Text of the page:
There are a number of examples of both student engagement and service improvement in the submissions for the 2014 UCISA Award for Excellence. In particular, the winning entry from the University of Edinburgh picks up on a number of these themes – the submission describes how a student developed system to aid course selection was transitioned into a full production service.

3. Support of research

Research is a key activity in all universities but supporting research presents a number of challenges to IT service departments. Part of the challenge is managing seemingly conflicting drivers – there is a desire for open access to research data and outputs but also a need to implement appropriate security measures to protect the institution’s intellectual property. Information security is critical in assessing the risks to information and determining the level of protection that information should receive. This is an issue that UCISA has recognised; we will be launching our Information Security Management Toolkit at the Conference. Institutions are also faced with the challenge of managing the volume of data generated from creation through to its long term storage and archiving. This requires different services and skills to be deployed at the various stages of the research data lifecycle and a coordinated approach to research data management needs to be taken by each institution. The need to transfer data and to link systems to give an overall perspective of research data and information is driving the adoption of standards. However, interoperability of research related systems remains an issue.

Current environment

The 2014 admissions cycle saw the number of applicants placed through UCAS exceed 500,000 for the first time, maintaining the overall upwards trend of participation in higher education. The UCAS end of cycle report notes that almost all applicants received an offer from one of their selected institutions and many received offers from all of their chosen options. This suggests that it is currently a buyers’ market – undergraduate applicants are generally in a position to choose where they wish to study. The situation has also improved with regards to international students with numbers seemingly recovering from the impacts of the poor perception of the Government’s immigration policies abroad. There is, however, no room for complacency. The number of eighteen year olds, the mainstay of undergraduate applications, will decline over the next few years and the higher education sector faces increased competition from apprenticeships. The growth of the higher education sector in India and China may also provide increased competition for international students from Asia. Institutions need to redouble their efforts to attract, and then retain, students from both home and overseas.

There is recognition that the future job market will require different skills than at present and a common belief that the UK is ill prepared for the digital age. This is highlighted in a recent House of Lords report Make or break: the UK’s digital future which is critical of the higher education sector’s response to the need to reskill the workforce and to equip graduates for working in the digital world. Further, the ability to make best use of technology in teaching and research is being inhibited by low skills levels by staff and students alike. The report makes a number of recommendations targeted at the next Government and it remains to be seen whether any initiatives are funded to improve the nation’s digital capabilities. However, given that the period of austerity is likely to continue regardless of the result of the election, it may be that universities and colleges have to tackle the skills shortfall on their own.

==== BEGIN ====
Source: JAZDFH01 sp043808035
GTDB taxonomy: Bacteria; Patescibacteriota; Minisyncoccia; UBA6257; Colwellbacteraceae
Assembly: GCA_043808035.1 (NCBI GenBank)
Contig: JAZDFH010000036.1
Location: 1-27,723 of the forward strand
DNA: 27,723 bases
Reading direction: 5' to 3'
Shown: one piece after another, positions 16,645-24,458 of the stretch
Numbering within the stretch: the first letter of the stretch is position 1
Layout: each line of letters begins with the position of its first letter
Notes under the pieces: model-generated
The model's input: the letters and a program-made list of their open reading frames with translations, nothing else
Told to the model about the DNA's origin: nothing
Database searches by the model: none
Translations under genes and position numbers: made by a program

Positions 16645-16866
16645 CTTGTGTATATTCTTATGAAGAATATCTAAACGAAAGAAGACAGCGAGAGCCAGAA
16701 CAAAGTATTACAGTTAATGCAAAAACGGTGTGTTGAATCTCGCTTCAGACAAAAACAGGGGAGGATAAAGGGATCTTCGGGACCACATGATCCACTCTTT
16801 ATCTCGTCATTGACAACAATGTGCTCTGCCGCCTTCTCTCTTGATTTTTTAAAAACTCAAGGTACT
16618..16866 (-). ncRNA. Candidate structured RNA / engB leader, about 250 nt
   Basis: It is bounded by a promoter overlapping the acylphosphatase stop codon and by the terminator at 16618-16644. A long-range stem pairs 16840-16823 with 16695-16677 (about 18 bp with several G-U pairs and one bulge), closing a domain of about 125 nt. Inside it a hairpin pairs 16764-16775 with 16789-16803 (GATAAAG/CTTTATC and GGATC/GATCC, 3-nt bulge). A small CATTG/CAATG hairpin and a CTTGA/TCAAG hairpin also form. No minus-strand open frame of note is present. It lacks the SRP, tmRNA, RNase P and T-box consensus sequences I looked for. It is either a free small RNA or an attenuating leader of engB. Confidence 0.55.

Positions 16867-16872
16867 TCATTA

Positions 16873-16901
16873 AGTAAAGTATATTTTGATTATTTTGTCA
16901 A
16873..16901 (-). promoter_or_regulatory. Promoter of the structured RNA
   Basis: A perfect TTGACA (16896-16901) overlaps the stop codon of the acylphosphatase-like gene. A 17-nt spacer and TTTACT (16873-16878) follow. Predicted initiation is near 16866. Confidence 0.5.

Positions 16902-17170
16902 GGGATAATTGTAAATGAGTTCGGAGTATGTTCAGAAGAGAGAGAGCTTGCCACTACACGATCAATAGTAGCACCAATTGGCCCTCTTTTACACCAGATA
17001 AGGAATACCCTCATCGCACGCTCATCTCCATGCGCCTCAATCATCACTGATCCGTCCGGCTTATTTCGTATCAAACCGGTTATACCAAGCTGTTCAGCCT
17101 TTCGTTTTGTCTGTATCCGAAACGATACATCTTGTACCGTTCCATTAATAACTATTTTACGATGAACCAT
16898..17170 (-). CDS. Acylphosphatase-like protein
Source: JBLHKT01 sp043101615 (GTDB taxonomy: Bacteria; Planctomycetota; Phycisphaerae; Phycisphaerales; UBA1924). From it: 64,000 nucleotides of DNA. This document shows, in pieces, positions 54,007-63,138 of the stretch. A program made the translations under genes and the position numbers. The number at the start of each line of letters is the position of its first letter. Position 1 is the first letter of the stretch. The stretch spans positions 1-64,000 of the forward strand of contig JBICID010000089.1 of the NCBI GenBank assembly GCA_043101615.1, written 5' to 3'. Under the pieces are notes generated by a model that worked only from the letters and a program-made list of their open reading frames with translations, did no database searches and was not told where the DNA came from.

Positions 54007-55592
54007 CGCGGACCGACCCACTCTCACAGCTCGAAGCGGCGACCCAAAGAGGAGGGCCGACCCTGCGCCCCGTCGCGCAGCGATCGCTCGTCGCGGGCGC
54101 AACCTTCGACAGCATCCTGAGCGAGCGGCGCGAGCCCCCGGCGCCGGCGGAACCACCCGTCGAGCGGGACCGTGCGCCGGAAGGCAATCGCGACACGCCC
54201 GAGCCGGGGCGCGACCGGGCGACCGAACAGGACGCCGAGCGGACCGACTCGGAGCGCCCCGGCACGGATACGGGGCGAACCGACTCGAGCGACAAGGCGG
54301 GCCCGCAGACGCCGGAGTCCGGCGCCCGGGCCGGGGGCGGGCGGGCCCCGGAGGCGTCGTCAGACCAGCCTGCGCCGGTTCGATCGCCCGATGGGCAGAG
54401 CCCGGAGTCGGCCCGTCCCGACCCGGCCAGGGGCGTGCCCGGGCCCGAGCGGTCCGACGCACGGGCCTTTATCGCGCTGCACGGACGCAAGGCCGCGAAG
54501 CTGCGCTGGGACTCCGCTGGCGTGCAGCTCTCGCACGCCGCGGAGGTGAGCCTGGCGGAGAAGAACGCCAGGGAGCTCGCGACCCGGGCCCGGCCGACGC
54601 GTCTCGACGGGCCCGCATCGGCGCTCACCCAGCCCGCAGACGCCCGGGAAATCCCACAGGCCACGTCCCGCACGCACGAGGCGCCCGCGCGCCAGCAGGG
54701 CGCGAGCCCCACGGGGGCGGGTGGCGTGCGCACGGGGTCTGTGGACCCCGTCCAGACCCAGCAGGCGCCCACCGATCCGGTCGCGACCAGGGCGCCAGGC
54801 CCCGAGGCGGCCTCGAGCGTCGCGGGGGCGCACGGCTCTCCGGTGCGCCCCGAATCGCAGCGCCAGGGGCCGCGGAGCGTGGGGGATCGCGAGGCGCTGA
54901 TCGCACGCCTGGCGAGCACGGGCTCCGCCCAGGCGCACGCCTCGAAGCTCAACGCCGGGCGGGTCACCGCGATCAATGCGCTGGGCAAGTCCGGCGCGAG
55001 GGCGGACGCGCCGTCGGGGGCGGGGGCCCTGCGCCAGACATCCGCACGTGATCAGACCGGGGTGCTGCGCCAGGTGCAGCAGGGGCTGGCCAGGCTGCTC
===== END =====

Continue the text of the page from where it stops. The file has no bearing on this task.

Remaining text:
The forthcoming election is probably the most open in many years. General elections lead to periods of uncertainty at the best of times but this is being exacerbated by predictions of a hung parliament and the prospect of a second election within the calendar year. It is clear though that the overall unit of resource of funding for students will not increase in real terms and so institutions will need to continue to drive efficiencies and process improvements. This may well lead to further collaboration and more shared services.

In many ways, my conclusion twelve months ago still holds true – the future higher education environment will be characterised by increased competition and as a consequence, institutions will need to be more agile in order to stay ahead of or respond to the competition. IT remains critical to higher education institutions with IT embedded in every aspect of an institution’s operation. This will require a highly skilled IT department which, from the top down, has a good understanding of the institution’s business and aims.

Shaping the information landscape

February 5, 2015